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Finding new coyote hunting spots – where to start?

So, by now, you may be wondering, just what am I looking for, when studying maps of a new area.  The answer relates to another skill that comes only through experience.  That skill, is learning to read terrain and how to choose and setup your stands.  To a large degree, this comes down to personal preference.  I have my own way of approaching the terrain and calling it, that I have worked out over the years.  My terrain preferences and stand selection are based off of the way I like to hunt and the things I consider to be my strengths.  Some of the factors that go into my terrain and stand selection preferences are that I hunt public land, I hunt during the day, I use a remote controlled Foxpro caller, that I am a competent rifleman but not a shot gunner, that I won’t walk very far to make a stand, that I do like to have my truck hidden from the stand, that I like to have some elevation above my caller and a good view and good shooting lanes a long ways out.  These are just some of the factors that form my own personal preferences for the type of terrain I like to hunt, the kinds of stands I like to make and how I like to approach those stands.  A shot gunner working the thick stuff, or a guy that hunts the river bottoms on private ranch land, will have very different terrain and stand selection preferences that work well for them.  They’ll be looking for very different things on a map than what I am looking for.  The point being, that you need to develop both skills, the ability to read terrain for coyote holding “structure” and how to best hunt that terrain to suit your own preferences, and the ability to read a topo map and recognize those terrain features you like and that coyote holding structure  when you see them on a map.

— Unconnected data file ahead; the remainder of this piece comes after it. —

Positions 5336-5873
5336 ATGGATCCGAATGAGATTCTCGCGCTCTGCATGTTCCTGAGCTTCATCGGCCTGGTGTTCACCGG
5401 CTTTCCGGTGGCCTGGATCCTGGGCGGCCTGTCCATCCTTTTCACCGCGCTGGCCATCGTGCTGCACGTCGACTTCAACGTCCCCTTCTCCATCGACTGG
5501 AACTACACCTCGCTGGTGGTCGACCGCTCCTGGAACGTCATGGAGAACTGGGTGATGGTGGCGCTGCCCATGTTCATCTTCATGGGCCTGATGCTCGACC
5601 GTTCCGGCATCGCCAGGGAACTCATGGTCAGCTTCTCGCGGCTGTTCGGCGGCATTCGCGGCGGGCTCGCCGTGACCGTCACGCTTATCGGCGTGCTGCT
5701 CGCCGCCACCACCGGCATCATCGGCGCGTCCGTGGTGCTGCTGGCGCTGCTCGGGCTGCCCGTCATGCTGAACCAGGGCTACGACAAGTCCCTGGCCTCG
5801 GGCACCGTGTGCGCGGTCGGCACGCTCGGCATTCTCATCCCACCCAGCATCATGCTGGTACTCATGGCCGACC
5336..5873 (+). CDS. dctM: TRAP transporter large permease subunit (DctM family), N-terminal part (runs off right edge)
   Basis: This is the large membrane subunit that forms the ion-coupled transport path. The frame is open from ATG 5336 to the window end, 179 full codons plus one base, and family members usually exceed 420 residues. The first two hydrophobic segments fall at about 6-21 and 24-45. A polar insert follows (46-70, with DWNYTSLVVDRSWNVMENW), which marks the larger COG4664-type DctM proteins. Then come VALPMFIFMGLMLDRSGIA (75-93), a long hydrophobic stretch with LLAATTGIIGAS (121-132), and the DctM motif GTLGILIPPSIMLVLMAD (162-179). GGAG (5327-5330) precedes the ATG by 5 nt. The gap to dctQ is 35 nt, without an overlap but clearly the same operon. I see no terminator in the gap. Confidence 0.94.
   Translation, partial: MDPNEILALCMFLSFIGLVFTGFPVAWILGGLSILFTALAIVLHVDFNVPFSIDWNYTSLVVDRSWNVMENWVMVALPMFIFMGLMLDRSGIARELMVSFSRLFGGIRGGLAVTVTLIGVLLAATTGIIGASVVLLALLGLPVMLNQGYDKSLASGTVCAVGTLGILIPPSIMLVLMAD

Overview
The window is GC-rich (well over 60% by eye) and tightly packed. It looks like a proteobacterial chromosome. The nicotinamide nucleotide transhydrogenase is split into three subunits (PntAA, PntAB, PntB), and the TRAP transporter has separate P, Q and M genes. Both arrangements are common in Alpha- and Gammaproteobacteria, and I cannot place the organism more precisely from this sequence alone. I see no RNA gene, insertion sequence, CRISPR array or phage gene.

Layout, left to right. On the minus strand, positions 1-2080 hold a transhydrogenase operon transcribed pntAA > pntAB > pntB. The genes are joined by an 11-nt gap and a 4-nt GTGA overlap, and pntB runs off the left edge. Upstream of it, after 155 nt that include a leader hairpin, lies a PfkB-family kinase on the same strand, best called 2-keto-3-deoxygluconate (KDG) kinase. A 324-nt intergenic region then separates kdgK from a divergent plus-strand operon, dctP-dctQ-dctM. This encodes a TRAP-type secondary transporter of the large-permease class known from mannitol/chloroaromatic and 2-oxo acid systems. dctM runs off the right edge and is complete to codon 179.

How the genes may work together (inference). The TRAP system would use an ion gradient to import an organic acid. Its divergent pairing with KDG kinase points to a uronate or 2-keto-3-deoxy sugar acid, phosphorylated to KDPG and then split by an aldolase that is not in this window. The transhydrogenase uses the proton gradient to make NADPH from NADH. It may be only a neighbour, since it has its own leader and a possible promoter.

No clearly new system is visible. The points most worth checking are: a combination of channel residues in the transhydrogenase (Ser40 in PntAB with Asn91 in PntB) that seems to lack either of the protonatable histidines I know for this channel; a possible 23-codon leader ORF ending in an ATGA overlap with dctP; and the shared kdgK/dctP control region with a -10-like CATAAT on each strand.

Okay, so what am I looking for when I study a map?  There are two basic types of information that you can see immediately.  One type of information is the basic type of terrain.  You can see if it is steep mountain, rolling hill or flat land, if there are creek beds or dry washes, if it’s timbered or clear etc.  The finer points, like whether the flat area on the map is barren hard pan or a healthy sage covered flat, is something you’ll eventually be able to know, with experience and more familiarity with the larger general area.  I look for the particular type of terrain, or “structure” as I call it, that best suits my hunting style.  The second type of information that you can immediately see, is what type of road access there is.  This is vitally important information!  The best looking terrain in the world is no good to me if it doesn’t have the right kind of road access.  Not all maps in all areas are going to be 100% accurate about what roads exist, but most will be pretty good.  I like to utilize rough, two track 4x4 roads that see little use.  Indeed, my “perfect” road access will require four wheel drive and be guaranteed to pin stripe the heck out of a full size pickup.  Many experienced predator callers prefer better maintained, higher travel speed roads to cover more ground and make more stands in a day.  With a little bit of experience it’s pretty easy to tell what kind of roads are there just by looking at the map.  I like to drive on a rough two track to within a couple hundred yards of a stand, but have my truck hidden from the stand.  Ideally, there will be a small hill that I can park behind and then walk around and sit down on to make a stand with elevation above my Foxpro and a good view all around.  Ideally with more than one drainage or draw funneling into rifle range below me.  I’m often able to pinpoint precisely this situation, on a map, in a place I’ve never been before.  In other words, I not only identify a general area as looking favorable based on my map study, but I often pinpoint exact stand locations, down to where I’ll park the truck and where I’ll walk to and sit down.  I’ve had these stands that I’ve picked out from a map pay off over and over again.  Perhaps the most memorable, was one morning a couple years ago.  I had topo scouted a new area and chosen half a dozen exact stand locations along a seldom used Jeep trail.  My partner Tim and I called in four coyotes on the first stand, none on the second, six coyotes on the third stand and four coyotes again on the fourth stand.  By 10am we had called in fourteen coyotes, in an area we had never been to before, using stand locations I had chosen ahead of time based on my map study.  I’m telling you, once you get good at it, topo scouting works!

< Previous  Next >

Where is a good place to hunt coyotes?
Finding coyotes on a map takes practice!
Finding coyote hunting spots where to start?
Examples of coyote hunting maps
Topo scouting for coyotes wrap-up


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